More advanced methods are being used by adversaries to elude existing detection systems. Threats can be detected more successfully by using comprehensive behavioral analysis and by detecting shared code, malicious functionality, or infrastructure. Extraction of IOCs is another result of malware investigation. In order to help teams be alerted to related threats in the future, the IOCs may then be fed into SEIMs, threat intelligence platforms (TIPs), and security orchestration tools.

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Threat Alerts and Triage

Malware analysis solutions provide higher-fidelity alerts earlier in the attack life cycle. Therefore, teams can save time by prioritizing the results of these alerts over other technologies.

Incident Response

The goal of the incident response (IR) team is to provide root cause analysis, determine impact and succeed in remediation and recovery. The malware analysis process aids in the efficiency and effectiveness of this effort.

Threat Hunting

Malware analysis can expose behavior and artifacts that threat hunters can use to find similar activity, such as access to a particular network connection, port or domain. By searching firewall and proxy logs or SIEM data, teams can use this data to find similar  threats.

Malware Research

Academic or industry malware researchers perform malware analysis to gain an understanding of the latest techniques, exploits and tools used by adversaries.

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Stages of Malware Analysis

Static Properties Analysis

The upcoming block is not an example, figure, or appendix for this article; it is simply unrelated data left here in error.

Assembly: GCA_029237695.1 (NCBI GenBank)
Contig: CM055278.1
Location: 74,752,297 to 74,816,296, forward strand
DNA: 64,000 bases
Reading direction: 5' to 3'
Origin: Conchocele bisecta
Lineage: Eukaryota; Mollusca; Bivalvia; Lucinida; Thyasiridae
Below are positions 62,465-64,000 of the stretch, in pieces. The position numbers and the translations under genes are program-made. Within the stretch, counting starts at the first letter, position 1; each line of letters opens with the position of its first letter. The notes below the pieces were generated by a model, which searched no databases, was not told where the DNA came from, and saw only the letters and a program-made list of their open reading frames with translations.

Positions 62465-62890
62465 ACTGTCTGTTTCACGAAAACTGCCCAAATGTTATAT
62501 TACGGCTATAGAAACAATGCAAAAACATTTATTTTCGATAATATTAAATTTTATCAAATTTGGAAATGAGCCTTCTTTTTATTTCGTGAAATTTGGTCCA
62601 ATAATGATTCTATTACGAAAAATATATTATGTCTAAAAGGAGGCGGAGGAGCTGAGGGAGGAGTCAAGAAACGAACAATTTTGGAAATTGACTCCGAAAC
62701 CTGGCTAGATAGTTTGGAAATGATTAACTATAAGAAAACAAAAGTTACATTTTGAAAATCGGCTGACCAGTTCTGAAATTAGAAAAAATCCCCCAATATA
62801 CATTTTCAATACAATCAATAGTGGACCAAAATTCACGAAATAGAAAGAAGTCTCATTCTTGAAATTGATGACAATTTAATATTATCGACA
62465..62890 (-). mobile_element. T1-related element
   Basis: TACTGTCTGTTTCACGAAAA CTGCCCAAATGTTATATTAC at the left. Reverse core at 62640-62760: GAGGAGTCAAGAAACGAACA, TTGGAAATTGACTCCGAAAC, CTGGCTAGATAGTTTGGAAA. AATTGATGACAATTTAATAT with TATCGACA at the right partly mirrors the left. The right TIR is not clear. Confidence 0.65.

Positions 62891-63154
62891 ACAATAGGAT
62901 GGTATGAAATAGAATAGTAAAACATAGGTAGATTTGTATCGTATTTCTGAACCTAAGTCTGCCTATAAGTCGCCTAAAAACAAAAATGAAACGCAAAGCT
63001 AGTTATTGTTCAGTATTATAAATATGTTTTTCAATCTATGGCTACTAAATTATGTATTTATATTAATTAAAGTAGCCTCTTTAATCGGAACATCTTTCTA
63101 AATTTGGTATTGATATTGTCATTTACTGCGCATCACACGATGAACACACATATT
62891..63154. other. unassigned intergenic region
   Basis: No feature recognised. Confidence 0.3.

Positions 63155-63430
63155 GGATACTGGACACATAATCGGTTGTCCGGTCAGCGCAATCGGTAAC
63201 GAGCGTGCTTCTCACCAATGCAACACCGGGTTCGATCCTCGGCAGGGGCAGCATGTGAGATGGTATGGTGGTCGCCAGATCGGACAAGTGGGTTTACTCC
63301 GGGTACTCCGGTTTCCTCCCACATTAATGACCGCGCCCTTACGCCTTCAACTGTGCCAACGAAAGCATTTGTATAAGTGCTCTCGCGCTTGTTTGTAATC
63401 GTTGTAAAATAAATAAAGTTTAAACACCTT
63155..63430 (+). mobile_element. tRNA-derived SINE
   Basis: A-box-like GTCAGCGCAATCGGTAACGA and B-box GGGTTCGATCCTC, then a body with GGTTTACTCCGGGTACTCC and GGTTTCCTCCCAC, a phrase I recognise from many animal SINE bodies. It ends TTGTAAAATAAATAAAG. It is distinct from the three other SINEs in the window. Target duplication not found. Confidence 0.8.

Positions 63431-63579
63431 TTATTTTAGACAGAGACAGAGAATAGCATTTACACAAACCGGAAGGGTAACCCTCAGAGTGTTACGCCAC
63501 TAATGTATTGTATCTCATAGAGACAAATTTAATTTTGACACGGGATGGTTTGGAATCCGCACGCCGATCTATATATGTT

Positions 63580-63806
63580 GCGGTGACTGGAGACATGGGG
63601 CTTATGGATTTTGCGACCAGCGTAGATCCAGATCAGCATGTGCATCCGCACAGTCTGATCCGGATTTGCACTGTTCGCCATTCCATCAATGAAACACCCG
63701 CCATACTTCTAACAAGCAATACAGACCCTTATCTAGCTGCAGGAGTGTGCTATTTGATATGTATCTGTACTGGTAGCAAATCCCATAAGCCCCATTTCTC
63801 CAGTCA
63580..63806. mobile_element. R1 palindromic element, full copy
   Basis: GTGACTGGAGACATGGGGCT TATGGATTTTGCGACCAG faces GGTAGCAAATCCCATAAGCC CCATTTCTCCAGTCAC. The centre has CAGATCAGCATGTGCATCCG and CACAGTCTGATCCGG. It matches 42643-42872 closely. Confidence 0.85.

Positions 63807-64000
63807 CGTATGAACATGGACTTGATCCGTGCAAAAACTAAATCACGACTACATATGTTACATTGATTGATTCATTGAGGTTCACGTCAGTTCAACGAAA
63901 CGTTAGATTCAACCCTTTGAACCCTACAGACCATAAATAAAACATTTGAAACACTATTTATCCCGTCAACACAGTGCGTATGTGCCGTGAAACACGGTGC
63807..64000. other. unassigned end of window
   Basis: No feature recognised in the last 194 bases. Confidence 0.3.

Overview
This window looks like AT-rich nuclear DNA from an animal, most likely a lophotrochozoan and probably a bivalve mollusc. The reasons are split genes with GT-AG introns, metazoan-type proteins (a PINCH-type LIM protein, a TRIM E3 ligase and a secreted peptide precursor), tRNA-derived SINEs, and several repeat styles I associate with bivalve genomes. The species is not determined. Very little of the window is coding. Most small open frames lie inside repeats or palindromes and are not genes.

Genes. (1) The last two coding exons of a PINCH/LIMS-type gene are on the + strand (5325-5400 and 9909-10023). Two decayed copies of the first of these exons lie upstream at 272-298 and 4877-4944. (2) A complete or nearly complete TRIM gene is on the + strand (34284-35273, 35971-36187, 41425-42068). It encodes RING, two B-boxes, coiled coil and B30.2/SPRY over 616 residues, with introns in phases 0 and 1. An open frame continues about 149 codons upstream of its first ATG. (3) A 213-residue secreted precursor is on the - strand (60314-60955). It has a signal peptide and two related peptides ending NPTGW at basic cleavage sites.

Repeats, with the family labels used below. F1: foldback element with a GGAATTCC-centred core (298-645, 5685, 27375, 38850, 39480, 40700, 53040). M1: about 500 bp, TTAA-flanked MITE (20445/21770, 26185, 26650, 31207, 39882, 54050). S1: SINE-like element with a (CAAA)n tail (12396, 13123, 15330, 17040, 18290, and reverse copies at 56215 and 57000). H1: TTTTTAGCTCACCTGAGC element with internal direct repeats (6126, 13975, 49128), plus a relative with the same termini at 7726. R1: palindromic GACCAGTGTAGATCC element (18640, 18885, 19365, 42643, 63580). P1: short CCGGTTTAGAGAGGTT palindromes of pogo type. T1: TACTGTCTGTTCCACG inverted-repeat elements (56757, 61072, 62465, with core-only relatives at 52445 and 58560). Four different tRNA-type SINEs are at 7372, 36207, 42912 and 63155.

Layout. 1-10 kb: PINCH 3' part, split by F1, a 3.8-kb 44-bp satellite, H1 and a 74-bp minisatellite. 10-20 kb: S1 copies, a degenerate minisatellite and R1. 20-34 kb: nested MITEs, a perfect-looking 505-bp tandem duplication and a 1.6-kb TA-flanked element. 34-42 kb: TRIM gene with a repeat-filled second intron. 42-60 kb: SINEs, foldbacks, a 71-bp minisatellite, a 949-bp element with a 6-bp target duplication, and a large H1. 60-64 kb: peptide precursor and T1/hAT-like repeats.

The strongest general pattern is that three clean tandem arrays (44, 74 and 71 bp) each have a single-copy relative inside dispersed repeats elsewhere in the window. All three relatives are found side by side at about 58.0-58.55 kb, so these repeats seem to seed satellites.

Static properties include strings embedded in the malware code, header details, hashes, metadata, embedded resources, etc. This type of data may be all that is needed to create IOCs, and they can be acquired very quickly because there is no need to run the program in order to see them. Insights gathered during the static properties analysis can indicate whether a deeper investigation using more comprehensive techniques is necessary and determine which steps should be taken next.

Interactive Behavior Analysis

Behavioral analysis is used to observe and interact with a malware sample running in a lab. Analysts seek to understand the sample’s registry, file system, process and network activities. They may also conduct memory forensics to learn how the malware uses memory. If the analysts suspect that the malware has a certain capability, they can set up a simulation to test their theory.

Behavioral analysis requires a creative analyst with advanced skills. The process is time-consuming and complicated and cannot be performed effectively without automated tools.

Fully Automated Analysis

Fully automated analysis quickly and simply assesses suspicious files. The analysis can determine potential repercussions if the malware were to infiltrate the network and then produce an easy-to-read report that provides fast answers for security teams. Fully automated analysis is the best way to process malware at scale.

Manual Code Reversing

During this phase, analysts use debuggers, disassemblers, compilers, and other specialized tools to reverse-engineer code in order to decrypt encrypted data, ascertain the reasoning behind the malware algorithm, and comprehend any hidden capabilities that the malware has not yet shown. Code reversals need a lot of time to complete and require a rare skill. Due to these factors, malware investigations frequently skip this phase and omit a wealth of important information on the malware’s makeup.